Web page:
In the past, Venezuela was considered to be the richest country in South America due to large oil supplies, but for several years now the economy has been stuck in a hyper-inflationary-recession mode. Since salaries are not linked to the rate of inflation, it is not surprising that a lot of Venezuelans can’t afford to buy most groceries in the stores. That is, after spending sometimes hours queuing on alternate days (according to your ID card number) for rationed goods. And though milk and meat are the most expensive goods and hardest to obtain (whereas vegetables and fruits are not rationed and easier to find) the number of vegans in Venezuela is low. People still believe they need meat to survive and they are willing to spend all their money on a small roast or more likely a block of cheese since dairy is also central to the Local Cuisines.
If you are cooking for yourself you will probably find grains and beans that are re-sells. As far as your fruits and vegetables are concerned, it will be much easier since produce growers come from out of town to sell their goods in improvised mini-shops or at groceries. These often are organic, seasonal (only), and usually delicious. Mangoes are everywhere as are bananas and passion fruits. Grains like amaranth are locally grown and easy to come by and pick it yourself on the side of the roads. Be sure to visit our Venezuelan Local Food tab to learn more about the local vegan options available in local restaurants.
Tofu and soy milk can be found at the Chinese market on given days (try Sundays), find our Vegan Snacks and Stores tab to learn more.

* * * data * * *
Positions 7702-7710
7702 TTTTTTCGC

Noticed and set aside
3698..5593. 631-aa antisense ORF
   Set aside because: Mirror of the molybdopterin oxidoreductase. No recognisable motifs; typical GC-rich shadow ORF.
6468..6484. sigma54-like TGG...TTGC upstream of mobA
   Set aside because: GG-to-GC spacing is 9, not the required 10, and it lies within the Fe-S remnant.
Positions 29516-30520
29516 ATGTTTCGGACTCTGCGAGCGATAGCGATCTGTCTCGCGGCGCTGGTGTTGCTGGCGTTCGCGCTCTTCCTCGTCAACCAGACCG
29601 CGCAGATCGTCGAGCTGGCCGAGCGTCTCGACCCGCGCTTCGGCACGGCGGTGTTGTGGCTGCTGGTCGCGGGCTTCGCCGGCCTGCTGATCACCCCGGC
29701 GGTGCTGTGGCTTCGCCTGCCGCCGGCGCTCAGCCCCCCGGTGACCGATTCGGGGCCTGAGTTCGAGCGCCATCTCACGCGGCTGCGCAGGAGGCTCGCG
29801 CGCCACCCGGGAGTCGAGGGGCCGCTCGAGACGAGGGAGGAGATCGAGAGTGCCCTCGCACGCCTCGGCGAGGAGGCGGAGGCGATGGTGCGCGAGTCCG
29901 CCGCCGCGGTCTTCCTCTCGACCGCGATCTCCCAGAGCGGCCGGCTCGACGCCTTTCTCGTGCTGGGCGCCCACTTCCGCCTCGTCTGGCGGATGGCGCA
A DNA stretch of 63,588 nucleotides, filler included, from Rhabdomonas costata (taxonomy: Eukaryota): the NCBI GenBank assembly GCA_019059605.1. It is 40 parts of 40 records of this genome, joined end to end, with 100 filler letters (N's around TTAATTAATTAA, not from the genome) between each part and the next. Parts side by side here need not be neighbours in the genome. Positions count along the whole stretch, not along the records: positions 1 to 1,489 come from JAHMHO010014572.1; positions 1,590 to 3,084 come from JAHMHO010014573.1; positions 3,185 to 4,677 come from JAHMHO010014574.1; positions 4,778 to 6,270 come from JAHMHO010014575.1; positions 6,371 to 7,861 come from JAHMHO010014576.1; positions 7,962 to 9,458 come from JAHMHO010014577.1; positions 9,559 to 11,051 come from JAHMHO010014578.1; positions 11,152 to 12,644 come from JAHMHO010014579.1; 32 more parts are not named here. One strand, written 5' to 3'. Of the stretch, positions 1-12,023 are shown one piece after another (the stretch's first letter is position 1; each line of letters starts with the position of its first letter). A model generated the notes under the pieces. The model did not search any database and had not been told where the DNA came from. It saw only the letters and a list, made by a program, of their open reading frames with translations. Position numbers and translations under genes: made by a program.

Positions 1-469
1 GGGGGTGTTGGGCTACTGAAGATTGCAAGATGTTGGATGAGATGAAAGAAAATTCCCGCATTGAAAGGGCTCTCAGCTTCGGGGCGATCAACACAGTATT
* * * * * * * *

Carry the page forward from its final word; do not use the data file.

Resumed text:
Buying food to cook for the week entails searching all over town for goods that come and go, at ever-increasing prices. So, all in all, depending on how much time and money you have on hand, you can determine the quality and variety of your food.
There are few vegan restaurants in Caracas and the others usually don’t cater to vegans except for the occasional dish. So, come to Venezuela prepared, with your own stocks, ready to hunt for your own food (pun not intended) with patience and determination to make the best of it! Make sure to check our Product Availability tab, to get a better idea of what you should bring with you.
Although you could get by with English at some places, if you plan to travel the country we highly recommend that you sharpen up your Vegan Lingo in Spanish, so you can better communicate your vegan needs.
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